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People in Recovery Are The Definition of Faith

Frederick Shegog is here to explain why people in recovery are the definition of faith.

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In this article

Unemployment, custody battles, abuse, divorce, homelessness, legal troubles, and physical illness are thought to be catastrophic events in society. These events require a reset of life that requires a significant amount of faith. For people entering recovery or on the journey, they defeat these circumstances daily through faith.

It was not until years sober did I realize the lessons of faith the recovery community is teaching the world. Society has been given a tutorial of how to not only survive but thrive when faced with the harshes of life’s challenges. 

Faith, by definition, is having complete trust or confidence in something or someone. People devote their lives to religions and spiritual groups based off of faith. Decisions are made daily with the faith that everything will be okay. Covid-19, along with the protest, has further displayed the truth, concerning humanity and faith. The only thing guaranteed in life is change. Whenever those changes become extremely difficult, and the future is uncertain, faith is tested. Before Covid-19, there was a segment of the population that faith was easy to practice. Having the employment status, luxuries, and, most importantly, the security of the future you want makes faith an easy practice. My life before and after recovery has taught me that faith is an action word amid the storm. 

I have been to many treatment centers, shelters, and programs all built to help people restart their life. While in these institutions, I was surrounded by many people who faced uphill battles written about in books. Every year over a million people enter a treatment facility looking to gain a better life. Within that million, some people are entirely rebuilding their life. These people are all at different ages and stages in their life as well. They are task with not only defeating a debilitating disease but also navigating a new start. I have heard countless stories of people entering treatment that lost it all and must figure out a new way of life. Also, consider the toll that substance use disorder and mental illness takes on the body. In these situations, history has shown us many will quit; however, in the recovery community, the choice has overwhelmingly been to keep fighting. In that fight, faith is what carries the person in recovery through these trials. There is a saying in the recovery culture, “you are either going through something or coming out of it.” By practicing faith in their recovery program, their lives begin to change for the better.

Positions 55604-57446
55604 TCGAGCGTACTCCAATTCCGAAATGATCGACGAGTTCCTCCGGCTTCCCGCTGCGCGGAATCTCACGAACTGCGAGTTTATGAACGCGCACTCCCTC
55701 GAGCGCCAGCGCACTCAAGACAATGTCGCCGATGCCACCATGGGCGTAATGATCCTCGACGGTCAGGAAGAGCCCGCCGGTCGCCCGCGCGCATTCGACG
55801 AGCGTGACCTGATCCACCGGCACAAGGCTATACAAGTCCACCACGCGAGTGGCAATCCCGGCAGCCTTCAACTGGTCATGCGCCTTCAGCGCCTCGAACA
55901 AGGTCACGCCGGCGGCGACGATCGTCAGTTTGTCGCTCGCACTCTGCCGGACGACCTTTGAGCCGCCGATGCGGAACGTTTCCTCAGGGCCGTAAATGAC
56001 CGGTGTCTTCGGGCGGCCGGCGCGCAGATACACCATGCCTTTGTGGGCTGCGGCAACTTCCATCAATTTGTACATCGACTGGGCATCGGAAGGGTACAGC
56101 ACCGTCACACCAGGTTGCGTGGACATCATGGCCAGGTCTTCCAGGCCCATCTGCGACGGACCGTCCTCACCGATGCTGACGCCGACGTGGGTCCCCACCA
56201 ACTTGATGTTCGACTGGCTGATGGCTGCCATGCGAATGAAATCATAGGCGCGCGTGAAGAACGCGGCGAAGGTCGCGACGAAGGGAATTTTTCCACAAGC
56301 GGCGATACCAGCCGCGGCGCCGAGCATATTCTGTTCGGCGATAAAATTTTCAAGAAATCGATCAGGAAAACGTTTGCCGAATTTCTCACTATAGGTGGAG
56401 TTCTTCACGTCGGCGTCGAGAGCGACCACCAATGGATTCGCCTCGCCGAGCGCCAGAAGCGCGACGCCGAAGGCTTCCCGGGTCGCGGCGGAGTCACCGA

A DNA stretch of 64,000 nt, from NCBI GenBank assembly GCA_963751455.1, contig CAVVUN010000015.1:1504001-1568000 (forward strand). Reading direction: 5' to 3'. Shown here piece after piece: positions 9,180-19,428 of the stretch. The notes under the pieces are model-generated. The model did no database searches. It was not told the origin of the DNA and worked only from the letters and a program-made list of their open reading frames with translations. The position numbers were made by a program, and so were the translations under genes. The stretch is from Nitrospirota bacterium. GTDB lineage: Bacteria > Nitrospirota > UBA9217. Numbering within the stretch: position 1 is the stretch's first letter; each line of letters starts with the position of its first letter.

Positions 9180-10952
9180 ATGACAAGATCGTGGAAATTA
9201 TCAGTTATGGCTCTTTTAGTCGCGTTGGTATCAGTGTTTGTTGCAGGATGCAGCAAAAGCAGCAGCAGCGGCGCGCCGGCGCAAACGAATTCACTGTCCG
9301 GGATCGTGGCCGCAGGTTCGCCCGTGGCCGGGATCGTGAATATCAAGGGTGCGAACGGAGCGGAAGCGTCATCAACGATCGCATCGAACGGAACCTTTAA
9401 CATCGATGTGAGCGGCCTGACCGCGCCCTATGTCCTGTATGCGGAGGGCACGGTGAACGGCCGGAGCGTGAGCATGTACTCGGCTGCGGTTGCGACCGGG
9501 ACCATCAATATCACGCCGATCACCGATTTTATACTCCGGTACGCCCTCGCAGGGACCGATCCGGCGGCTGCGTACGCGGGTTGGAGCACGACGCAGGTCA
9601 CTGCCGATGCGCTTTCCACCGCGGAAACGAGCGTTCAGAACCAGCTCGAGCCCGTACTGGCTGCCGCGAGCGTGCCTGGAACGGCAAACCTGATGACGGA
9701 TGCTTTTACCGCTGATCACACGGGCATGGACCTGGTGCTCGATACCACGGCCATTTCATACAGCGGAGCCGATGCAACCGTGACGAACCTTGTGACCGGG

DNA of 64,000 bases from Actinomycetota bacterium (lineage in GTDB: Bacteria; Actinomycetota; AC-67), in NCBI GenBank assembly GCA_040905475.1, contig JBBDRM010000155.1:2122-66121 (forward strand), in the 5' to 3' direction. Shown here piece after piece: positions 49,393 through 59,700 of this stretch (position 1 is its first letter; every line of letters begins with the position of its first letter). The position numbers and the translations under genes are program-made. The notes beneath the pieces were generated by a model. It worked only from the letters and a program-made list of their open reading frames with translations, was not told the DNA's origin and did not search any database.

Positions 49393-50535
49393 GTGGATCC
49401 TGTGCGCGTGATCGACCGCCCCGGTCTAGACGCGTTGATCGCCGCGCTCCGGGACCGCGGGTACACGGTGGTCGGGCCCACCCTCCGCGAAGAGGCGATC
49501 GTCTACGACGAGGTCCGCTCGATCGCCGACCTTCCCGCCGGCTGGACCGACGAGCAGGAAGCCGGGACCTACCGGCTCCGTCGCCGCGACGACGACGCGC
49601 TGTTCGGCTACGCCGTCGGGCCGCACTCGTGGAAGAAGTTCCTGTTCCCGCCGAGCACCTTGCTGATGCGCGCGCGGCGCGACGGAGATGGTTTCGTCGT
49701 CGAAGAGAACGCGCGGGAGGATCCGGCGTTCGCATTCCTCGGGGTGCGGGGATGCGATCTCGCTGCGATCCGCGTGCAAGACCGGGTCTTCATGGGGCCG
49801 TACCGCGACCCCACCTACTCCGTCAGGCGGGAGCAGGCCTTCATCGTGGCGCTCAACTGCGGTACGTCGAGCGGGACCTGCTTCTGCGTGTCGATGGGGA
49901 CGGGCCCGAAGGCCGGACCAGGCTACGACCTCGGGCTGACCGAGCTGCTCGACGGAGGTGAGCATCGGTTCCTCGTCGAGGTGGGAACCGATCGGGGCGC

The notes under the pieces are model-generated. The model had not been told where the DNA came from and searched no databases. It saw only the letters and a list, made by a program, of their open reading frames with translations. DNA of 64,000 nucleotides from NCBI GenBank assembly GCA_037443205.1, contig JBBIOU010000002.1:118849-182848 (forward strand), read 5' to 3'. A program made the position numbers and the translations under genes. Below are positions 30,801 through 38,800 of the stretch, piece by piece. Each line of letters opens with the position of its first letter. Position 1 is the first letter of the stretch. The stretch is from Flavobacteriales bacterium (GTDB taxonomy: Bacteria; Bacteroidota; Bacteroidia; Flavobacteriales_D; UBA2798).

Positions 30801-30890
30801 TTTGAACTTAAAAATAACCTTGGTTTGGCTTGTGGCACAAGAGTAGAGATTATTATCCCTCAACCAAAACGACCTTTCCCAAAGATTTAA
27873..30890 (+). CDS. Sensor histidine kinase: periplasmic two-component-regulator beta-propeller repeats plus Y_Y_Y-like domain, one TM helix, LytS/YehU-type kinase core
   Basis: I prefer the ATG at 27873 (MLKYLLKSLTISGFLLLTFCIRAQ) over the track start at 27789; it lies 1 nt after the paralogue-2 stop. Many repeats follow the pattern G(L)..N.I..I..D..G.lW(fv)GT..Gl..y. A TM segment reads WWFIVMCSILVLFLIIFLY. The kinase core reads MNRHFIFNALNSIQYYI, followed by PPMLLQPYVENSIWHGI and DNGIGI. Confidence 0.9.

A friend of mine in recovery told me years ago that faith is easy for anyone in sobriety. I was complaining to him that having faith is hard, and I did not understand the concept. He explained it to me on the terms of before sobriety. I must admit that I was practicing faith before I even realized it. There was a routine of indulging in alcoholic beverages before operating a vehicle. Add on the other massive amounts of toxins and substances added to my body while in public. I was a complete wreck and had no business in any role of parenting, driving, or being responsible for anything important. Each time I made these decisions was a practice of faith. I say faith because I truly believed everything would work out. Faith is leaping without evidence that things will be okay. Even though I was displaying extremely irresponsible behavior, the evidence was clear that my actions showed faith. At this point, I realized I must now put my faith into action through my new life in sobriety.  

In 2018, it had become clear that I had a gift to speak, and I needed to pursue that has a career. I remember vividly having the paperwork for the LLC on my computer screen but could not hit submit. I was too scared of what the future may hold and how telling my story may negatively affect my life. I was consumed with fear instead of being consumed with faith. Unfortunately, I was looking at what could go wrong instead of what could go right. My fiance told me, “Freddy, you have and gift and a career that fell into your lap. It would be selfish to sell the world short on your gifts because of your lack of faith. Submit it and trust God.” I can report her faith has taken me across the country keynoting at colleges, national conferences, and holding high school assemblies. Her life experience in recovery has given her a strong foundation of faith. People in recovery have taught me that the practice of faith is the answer to any life problem. 

Right now, the world is going through so many changes, and people are stuck asking why? My advice to the world is to look no further than the recovery community for faith. You will find people at the worst points in life dancing in the rain. You will find survivors of the worst behavior humanity can offer only to bounce back and save other lives. The key to success, when faced with pain, is the mindset we carry. Frederick Douglas was correct with, “without a struggle; there can be no progress.” Recovery has taught me that without faith, there can be no hope!  

Frederick Shegog is the Founder/CEO The Message LLC, a motivational speaking organization, and is a person in recovery. He is a high honors graduate of Delaware County Community College with an Associate of Arts (AA) in Communication and Media Studies, he can be reached for services at

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